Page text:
Phones 4u 'assassinated' by EE and Vodafone

There's mudslinging on both sides, but the mobile networks are coming off looking worse so far.

by Rachel Savage

The collapse of a business is normally a time for bowed heads and introspection, especially when it’s on the beloved, beleaguered high street – think Woolworths, Jessops and Blockbuster. But in the case of Phones 4u, which fell into administration on Sunday night, accusations are being traded faster than speed dial.

The retailer shut the doors to its 550 standalone stores yesterday after EE became the final mobile network to axe its contract.  The company’s private equity owner BC Partners accused Vodafone, which dropped Phones 4u earlier this month, of ‘behaviour [that] appears to have been designed to inflict the maximum damage to their partner of 15 years’.

But Vodafone hit back, pointing the figure at BC Partners, which bought the retailer three and a half years ago for £600m. ‘We were told by the Phones 4u management team that they had little commercial flexibility due to their debt repayment obligations,’ a spokesman told the Telegraph. ‘Phones 4u was offered repeated opportunities to propose competitive distribution terms.’

The aforementioned debt included £205m in 10% interest bonds, the proceeds of which were paid to BC Partners as a special dividend after being placed on the Irish Stock Exchange last year.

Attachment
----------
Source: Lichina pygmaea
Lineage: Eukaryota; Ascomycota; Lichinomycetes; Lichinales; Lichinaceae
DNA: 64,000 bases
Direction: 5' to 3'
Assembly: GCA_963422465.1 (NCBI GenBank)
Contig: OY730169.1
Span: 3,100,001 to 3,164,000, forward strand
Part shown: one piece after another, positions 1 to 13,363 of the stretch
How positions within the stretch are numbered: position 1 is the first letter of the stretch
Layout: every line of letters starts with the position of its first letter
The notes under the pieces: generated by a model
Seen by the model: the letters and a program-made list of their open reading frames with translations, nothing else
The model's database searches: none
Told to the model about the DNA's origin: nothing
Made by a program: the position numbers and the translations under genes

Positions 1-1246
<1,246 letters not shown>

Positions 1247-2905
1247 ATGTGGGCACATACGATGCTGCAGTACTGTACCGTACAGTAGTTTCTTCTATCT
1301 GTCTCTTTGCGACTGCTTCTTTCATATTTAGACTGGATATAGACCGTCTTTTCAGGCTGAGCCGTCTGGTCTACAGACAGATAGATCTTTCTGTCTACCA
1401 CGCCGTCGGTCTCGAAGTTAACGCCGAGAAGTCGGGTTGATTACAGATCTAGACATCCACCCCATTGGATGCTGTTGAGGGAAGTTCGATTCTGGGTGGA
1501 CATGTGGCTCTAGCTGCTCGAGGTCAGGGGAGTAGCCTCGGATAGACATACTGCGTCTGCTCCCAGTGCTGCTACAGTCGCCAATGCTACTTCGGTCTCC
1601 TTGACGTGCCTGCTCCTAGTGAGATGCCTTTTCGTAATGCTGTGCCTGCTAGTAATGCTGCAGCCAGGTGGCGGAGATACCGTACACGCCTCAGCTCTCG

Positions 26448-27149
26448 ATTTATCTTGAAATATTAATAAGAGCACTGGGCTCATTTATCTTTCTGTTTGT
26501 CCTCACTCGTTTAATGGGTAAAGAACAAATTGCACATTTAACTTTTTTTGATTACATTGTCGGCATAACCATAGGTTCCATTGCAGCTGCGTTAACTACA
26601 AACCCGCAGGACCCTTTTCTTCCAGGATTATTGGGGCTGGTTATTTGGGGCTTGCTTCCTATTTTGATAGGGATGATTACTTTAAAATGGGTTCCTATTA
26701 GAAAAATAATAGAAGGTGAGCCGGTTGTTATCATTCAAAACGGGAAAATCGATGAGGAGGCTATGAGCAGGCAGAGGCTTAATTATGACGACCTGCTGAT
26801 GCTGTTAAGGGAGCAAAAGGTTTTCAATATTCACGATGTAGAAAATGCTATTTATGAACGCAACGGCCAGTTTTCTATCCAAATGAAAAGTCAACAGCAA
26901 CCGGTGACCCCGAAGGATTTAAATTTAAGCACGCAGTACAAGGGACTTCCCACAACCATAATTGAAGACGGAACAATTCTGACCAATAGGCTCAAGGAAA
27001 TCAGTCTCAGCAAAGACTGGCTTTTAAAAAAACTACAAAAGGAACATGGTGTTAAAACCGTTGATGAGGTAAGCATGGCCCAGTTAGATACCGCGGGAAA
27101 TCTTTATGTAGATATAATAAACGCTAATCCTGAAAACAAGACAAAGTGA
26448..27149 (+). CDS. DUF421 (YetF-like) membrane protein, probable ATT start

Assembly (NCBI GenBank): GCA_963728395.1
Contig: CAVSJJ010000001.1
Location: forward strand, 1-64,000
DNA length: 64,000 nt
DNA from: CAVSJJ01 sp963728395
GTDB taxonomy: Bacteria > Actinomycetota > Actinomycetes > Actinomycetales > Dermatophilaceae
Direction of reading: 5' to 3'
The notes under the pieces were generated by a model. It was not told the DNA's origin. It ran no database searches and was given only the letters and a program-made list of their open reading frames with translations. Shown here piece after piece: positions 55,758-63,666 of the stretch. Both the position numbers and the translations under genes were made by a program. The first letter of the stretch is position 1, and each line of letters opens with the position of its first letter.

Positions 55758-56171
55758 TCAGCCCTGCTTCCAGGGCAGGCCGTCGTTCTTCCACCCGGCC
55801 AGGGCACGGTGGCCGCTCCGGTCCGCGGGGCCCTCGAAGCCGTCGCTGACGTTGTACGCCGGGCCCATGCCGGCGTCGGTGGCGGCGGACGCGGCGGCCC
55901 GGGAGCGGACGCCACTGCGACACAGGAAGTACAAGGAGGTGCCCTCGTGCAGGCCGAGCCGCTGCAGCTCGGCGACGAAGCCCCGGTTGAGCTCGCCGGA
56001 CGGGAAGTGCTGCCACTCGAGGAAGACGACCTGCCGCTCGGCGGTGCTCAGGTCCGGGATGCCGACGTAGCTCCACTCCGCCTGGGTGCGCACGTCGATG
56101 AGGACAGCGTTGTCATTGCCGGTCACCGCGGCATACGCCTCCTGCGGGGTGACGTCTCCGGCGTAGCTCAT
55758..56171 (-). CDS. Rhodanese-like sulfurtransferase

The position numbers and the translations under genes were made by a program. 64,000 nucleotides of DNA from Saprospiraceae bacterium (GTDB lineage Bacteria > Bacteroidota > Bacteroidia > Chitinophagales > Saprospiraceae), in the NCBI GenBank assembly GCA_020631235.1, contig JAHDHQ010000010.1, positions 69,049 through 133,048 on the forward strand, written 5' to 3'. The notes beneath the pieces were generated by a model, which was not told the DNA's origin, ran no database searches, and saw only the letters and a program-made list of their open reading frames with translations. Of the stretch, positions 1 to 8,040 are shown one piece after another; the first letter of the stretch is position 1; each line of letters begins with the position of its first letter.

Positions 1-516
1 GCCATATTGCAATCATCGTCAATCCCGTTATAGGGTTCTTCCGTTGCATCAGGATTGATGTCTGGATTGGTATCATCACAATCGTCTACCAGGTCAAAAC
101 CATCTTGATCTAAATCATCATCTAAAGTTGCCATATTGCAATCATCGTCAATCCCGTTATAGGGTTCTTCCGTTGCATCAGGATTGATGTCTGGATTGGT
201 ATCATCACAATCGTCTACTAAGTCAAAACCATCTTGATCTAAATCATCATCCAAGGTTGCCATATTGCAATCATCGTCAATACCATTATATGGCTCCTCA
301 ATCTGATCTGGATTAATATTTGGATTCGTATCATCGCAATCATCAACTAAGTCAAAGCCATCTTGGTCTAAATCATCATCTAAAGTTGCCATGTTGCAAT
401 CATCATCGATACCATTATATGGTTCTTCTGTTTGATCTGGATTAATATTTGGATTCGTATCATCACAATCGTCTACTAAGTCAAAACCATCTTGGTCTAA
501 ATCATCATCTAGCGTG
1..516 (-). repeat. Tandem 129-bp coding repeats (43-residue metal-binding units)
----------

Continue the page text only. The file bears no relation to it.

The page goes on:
And the mudslinging isn’t over yet. ‘This is a shoddy way for Vodafone to deflect attention from their actions,’ a Phones 4u spokesman said. Meanwhile, John Cauldwell, who founded the high street chain in 1987 and sold it in 2006, did the media rounds this morning, accusing the networks of ‘assassination’.

He said the claim Phones 4u had ‘dug their heels in’ during contract negotiations was ‘preposterous’. ‘I simply don’t believe Vodafone,’ he told the Today programme (although he also said the company’s debt had made it more ‘vulnerable’.

Back-and-forth accusations don’t look good for either side, but now Phones 4u is underwater it has far less to lose. And Vodafone and EE, which actually thought about buying the retailer together earlier this year, according to Sky News, should remember it has public sympathy on its side – 5,596 jobs are under threat after all.

The company that is coming out of this looking pretty unscathed is Dixons Carphone, which has said it wants to offer jobs to the 800 or so staff in the 170 Phones 4u concessions in Dixons stores. The merger, which put it in a better position to negotiate with the networks and, ultimately, beat down its rival, now looks very conveniently timed indeed.

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